Metropolitan Police criticised for what they are “putting the victims through” in court battles

Jenny Jones of the London Assembly this week heavily criticised the Commissioner of the Metropolitan Police, Bernard Hogan-Howe over the Met’s handling of this case and the entire issue. The following points of her criticism are worth noting:

The commissioner constantly assures the people elected to scrutinise him that he wants as much transparency on this issue as possible, but he is paying his lawyers to act otherwise. The only opaqueness in this is created by him.

I should like to see a resolution which would give the public confidence and end the confusion. The commissioner should make clear that what has happened was a breach of policy and law, he should say sorry and stop putting the victims through this court case. He should tell the public they can and should expect better in the future from the police. He should stop using thousands of pounds of public money to pay for a QC, junior barrister and a team of solicitors to fight this case.

The full article can be found here.


Failures and frailty: initial responses and questions over Hogan-Howe comments

Following on from Bernard Hogan-Howe’s statement and comments, as we published earlier today, the solicitor for this case has made a response comment, and we want to raise some questions over what Hogan-Howe has said.

First of all, below is an extract of what we think we can hear in the video (note that this is not an official transcript).

Jenny Jones AM: The Mayor has said several times that sexual relationships should not occur in an undercover project.

Hogan-Howe: I also said at the same time, which has been misrepresented by a certain journalist, which was that when I acknowledged that human behaviour means you cannot prevent this, this is human behaviour and that I was saying this is what the boys do. I was not saying that at all. I was just saying that any policy cannot prevent human beings sometimes failing. What we need to know is if that should happen, an individual does have some sexual activity, that their manager knows and we react to that.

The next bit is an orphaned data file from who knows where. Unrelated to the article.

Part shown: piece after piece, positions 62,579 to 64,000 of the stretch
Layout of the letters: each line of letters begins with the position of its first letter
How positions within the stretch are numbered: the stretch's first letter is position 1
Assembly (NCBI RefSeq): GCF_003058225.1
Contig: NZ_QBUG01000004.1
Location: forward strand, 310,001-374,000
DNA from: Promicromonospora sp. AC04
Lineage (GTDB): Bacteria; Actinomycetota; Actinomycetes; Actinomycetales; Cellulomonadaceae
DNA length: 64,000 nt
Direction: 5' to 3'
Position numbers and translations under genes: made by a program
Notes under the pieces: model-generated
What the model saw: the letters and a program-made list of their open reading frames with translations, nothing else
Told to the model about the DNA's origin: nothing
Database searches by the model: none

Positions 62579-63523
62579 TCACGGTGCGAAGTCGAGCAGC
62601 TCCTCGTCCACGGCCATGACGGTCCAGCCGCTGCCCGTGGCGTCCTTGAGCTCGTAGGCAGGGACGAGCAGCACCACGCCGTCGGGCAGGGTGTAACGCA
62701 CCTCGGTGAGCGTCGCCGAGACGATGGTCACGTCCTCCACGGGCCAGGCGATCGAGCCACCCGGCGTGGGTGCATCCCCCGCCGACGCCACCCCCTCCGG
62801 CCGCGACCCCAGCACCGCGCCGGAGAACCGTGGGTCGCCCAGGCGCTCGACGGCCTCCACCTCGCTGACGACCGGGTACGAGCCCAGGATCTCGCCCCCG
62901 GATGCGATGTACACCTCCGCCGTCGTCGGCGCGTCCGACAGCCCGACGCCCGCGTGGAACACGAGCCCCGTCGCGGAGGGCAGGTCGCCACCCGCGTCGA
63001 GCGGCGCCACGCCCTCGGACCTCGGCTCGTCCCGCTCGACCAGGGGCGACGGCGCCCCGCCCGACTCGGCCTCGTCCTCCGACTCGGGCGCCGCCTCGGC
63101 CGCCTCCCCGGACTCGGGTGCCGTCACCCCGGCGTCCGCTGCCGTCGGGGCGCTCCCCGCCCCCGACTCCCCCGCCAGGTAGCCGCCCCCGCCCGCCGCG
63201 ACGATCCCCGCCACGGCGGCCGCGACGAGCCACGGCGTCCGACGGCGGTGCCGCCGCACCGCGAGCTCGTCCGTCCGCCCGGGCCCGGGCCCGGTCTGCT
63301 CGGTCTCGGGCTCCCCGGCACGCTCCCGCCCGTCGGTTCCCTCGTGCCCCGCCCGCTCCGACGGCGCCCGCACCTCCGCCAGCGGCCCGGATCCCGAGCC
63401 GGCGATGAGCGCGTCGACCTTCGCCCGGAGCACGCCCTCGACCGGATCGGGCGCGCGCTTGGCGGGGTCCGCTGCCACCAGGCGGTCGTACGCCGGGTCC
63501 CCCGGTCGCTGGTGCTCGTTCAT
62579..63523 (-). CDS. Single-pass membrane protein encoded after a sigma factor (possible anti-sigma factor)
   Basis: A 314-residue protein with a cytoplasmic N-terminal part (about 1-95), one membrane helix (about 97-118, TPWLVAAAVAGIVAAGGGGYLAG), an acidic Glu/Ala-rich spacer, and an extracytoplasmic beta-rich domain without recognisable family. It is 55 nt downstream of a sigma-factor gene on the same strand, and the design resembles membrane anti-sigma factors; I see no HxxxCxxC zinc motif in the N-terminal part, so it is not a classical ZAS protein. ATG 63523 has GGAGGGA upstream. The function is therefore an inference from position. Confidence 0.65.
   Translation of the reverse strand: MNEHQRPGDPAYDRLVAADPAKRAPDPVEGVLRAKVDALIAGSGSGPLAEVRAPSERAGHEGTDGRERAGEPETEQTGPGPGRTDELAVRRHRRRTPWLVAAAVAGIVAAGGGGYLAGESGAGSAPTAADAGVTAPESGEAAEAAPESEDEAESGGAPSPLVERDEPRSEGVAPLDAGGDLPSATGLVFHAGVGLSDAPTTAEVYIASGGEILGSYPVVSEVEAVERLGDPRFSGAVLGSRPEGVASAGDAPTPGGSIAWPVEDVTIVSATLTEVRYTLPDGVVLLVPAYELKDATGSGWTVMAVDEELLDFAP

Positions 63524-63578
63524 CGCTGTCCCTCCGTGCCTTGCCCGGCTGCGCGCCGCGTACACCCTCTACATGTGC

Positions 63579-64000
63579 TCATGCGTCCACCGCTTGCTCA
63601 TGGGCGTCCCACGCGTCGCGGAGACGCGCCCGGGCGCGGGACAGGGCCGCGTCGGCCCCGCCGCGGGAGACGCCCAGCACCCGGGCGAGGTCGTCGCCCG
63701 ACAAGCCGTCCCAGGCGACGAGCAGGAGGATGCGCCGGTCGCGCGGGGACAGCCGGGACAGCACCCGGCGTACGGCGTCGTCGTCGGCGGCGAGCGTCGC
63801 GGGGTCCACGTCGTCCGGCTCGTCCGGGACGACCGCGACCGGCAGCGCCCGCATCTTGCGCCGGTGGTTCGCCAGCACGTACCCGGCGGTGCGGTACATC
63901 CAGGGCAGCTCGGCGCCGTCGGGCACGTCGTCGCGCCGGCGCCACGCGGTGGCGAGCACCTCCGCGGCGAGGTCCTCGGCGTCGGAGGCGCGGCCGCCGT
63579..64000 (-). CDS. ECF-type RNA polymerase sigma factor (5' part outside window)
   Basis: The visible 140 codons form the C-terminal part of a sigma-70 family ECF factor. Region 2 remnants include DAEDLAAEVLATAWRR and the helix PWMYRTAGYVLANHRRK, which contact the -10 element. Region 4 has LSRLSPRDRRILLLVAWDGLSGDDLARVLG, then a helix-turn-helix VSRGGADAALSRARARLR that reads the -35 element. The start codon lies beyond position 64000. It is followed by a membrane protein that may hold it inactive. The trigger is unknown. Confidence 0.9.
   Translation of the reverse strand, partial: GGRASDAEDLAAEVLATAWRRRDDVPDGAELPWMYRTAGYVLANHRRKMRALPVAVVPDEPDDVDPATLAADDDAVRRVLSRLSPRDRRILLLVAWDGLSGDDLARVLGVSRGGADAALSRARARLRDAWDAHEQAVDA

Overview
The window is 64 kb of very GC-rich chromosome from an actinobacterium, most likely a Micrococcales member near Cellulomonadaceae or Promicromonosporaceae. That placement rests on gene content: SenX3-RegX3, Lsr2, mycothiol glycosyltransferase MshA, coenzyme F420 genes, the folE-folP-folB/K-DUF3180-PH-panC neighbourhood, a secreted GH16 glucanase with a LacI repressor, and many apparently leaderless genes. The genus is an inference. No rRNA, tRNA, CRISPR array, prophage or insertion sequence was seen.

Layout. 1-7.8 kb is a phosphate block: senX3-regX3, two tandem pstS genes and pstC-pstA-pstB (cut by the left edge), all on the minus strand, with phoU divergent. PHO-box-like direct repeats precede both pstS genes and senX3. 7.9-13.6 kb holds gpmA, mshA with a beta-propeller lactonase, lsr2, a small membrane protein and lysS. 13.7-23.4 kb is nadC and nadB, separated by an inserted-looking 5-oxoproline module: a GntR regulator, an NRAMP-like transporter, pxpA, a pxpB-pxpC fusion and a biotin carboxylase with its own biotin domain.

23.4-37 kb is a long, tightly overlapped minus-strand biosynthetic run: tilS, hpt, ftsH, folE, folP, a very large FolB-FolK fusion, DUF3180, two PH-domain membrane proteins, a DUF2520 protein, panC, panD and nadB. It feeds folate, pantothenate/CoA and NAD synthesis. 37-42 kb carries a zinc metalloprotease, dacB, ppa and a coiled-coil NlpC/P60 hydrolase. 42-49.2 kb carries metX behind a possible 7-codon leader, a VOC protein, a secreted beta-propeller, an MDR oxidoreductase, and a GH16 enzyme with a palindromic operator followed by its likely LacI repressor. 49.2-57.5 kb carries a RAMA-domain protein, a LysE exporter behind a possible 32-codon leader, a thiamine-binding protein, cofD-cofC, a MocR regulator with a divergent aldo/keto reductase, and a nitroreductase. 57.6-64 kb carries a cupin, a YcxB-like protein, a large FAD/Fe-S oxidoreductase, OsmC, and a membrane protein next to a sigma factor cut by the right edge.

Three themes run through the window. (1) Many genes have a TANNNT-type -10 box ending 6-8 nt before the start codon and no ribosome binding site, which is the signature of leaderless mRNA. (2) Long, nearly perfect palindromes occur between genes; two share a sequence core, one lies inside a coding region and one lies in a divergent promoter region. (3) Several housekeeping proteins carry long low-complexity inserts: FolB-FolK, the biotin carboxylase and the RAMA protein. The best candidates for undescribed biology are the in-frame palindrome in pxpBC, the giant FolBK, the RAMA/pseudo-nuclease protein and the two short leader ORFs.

That is all I have ever said. Our policy is we should never send out people with this as part of our strategy. Does human behaviour sometimes allow this sort of thing to happen? Possible, but what we need is transparency when it happens. The individual involved lets us know and we deal with it as a problem, but do not condemn.

Response comment from Harriet Wistrich:

Solicitor Harriet Wistrich, who is representing the eight women in this legal action, said:

“To say rules cannot prevent ‘human beings failing’ is ridiculous. The best way of enforcing rules about not permitting officers to have sex is to make it an immediate offence of gross misconduct – that would send a clear message to any officers that if they experience such failures of human frailty, they will face the consequences, which might in turn strengthen their resolve to comply with the policy.”

Questions we are asking:

Here are just a few questions which we are asking, relating to one key comment from Hogan-Howe, relating to what he says should happen:

The individual involved lets us know and we deal with it as a problem, but do not condemn.

What does this mean? Is he saying they do not condemn the men for having feelings? What then do they do about the behaviour? Do those whom an officer should ‘let know’ have any understanding of the nature of the abuse they are hearing about? How do they deal with it? What are they doing to prevent members of the public from being ‘condemned’ to having their lives and bodies abused?

And a key question that we are asking, as we study these comments from such a senior law enforcement officer: Does he not know how you enforce rules for human frailty when it causes serious harm to others?


Hogan-Howe falls short

Bernard Hogan-Howe, Commissioner of the Metropolitan Police, yesterday spoke at the London Assembly, answering questions over undercover officers having sex with targets and members of the public. You can see the video here.

His comments and attitude fall well short of the assurances we are seeking over current practices.

To reiterate: “We call for a clear and unambiguous statement that the abuse has ceased, and will never, in any circumstances, be permitted.” – see Where We Stand.

Hogan-Howe’s comments are not the statement we are calling for. It was not the reassurance that the public is owed. Far from it.


Note: The eight women bringing this legal action are doing so to highlight and prevent the continuation of psychological, emotional and sexual abuse of campaigners and others by undercover police officers.


Proudly powered by WordPress | Theme: Baskerville 2 by A.N.

Up ↑